After Kanye West’s on-stage meltdown last November and subsequent hospitalization, the rapper met briefly with Donald Trump at Trump Tower, fueling speculation that West might be asked to perform at Donald Trump’s inauguration. While the thought did seem a little far-fetched due to Kanye’s reputation for unpredictable behavior, some thought the move could be seen by Trump and his team as a good one for securing the support of an artist most people would not readily identify as a Trump supporter and perhaps open some of Kanye’s fans to the idea that Donald Trump might make a good president. The idea never came to fruition, and now we know why.
According to the Chicago Tribune, Trump inauguration chairman Tom Barrack said Wednesday on CNN that Kanye West was passed over for a slot performing at the inauguration because he is not “traditionally American” enough for the festivities.
“We haven’t asked him,” Barrack said. “He’s been great. He considers himself a friend of the president-elect, but it’s not the venue. The venue we have for entertainment is filled out. It’s perfect. It’s going to be typically and traditionally American.”
Hip-hop is a music style created by Americans in America, so it’s not totally clear why Kanye West would be described as not conforming to the Trump team’s notion of what is or is not traditionally American. West is one of the hip-hop world’s most successful and critically-acclaimed performers, and Barrack did not further elaborate as to what exactly he meant during the CNN interview.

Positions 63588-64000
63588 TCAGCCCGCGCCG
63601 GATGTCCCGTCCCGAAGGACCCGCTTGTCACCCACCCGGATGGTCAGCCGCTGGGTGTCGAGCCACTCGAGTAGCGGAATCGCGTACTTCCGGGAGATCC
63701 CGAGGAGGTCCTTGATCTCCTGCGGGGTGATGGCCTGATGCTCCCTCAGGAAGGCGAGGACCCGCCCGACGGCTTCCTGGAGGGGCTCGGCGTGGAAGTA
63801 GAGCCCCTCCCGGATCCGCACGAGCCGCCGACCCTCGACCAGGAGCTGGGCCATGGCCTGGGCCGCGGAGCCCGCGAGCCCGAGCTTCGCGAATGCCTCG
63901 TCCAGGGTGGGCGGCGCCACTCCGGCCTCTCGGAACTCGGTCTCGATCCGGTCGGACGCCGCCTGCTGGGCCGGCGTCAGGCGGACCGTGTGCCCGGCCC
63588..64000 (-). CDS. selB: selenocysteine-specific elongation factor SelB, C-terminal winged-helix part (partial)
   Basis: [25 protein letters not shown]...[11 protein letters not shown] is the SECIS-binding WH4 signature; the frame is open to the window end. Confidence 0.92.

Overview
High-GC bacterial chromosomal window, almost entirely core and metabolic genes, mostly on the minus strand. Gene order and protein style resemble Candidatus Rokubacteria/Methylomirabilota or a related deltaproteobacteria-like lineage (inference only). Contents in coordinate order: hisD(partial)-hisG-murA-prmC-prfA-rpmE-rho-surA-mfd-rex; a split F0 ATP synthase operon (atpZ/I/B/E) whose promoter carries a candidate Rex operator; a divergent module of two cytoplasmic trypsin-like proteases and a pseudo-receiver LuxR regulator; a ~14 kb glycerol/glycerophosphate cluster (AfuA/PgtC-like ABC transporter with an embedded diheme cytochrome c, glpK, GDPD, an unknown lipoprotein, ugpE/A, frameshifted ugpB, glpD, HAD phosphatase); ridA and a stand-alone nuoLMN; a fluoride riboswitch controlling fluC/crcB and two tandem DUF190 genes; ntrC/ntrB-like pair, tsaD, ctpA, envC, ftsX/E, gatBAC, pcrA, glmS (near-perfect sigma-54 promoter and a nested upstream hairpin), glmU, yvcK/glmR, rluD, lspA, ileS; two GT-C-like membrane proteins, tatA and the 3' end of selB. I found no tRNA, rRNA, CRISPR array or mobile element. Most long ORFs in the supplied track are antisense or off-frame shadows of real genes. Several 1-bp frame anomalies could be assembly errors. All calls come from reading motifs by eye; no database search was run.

Toby Keith, a country music performer perhaps most famous for his patriotic anthem, “Courtesy of the Red, White and Blue,” was apparently deemed traditionally American enough to perform by the Trump inauguration team. According to AM New York, the rock band, 3 Doors Down, the Mormon Tabernacle Choir, and R&B singer Chrisette Michele will also be performing at the inauguration, as well as a variety of other acts.
If the Trump team were going for only traditionally American acts, it is unclear why they asked “Lord of the Dance,” Michael Flatley to perform. The Irish dancer and his troupe of traditional Irish folk dancers are certainly not what one could describe as traditionally American, especially not compared to a hip-hop artist, considering that hip-hop is an American art-form and Irish dance is not. Similarly, one could also question the inclusion of opera singer, Jackie Evancho, on the slate of performers. According to Theatre History, Opera is a 16th-century Italian art form derived from the stylings of ancient Greek tragedy. It would be hard to argue that opera is more traditionally American than hip-hop.
It’s possible that the decision not to ask Kanye West to perform at the inauguration has something to do with jitters over his reputation for speaking his mind. in 2005, Kanye famously spoke the line on national television, “George Bush doesn’t care about black people,” during the airing of A Concert For Hurricane Relief, a benefit for victims of Hurrican Katrina in New Orleans that hit four days prior to Kanye’s now-infamous statement on NBC.
It is unknown as of this writing is Kanye West will be attending the inauguration as a guest. West’s mother-in-law, Caitlyn Jenner, will be in attendance. Rumors were floating earlier today that Trump’s advisers were urging the future president to dance with Jenner at the inauguration, but according to People, a representative for Jenner has denied the rumors.
“This is a ridiculous story,” Jenner’s representative said. “There have been no discussions about who Caitlyn will or won’t dance with, or if she will dance at all. I can’t deal in hypotheticals and have no idea what any Trump aids hope happens. Of course, the real question is if they danced, who would lead?”
According to USA Today, Kanye West canceled his Saint Pablo tour after his on-stage meltdown in November, so it’s unknown whether or not the rapper would have even agreed to perform at Trump’s inauguration in the first place, and as of this writing, West or his representatives have not commented on the matter.
[Featured Image by Seth Wenig/AP Images]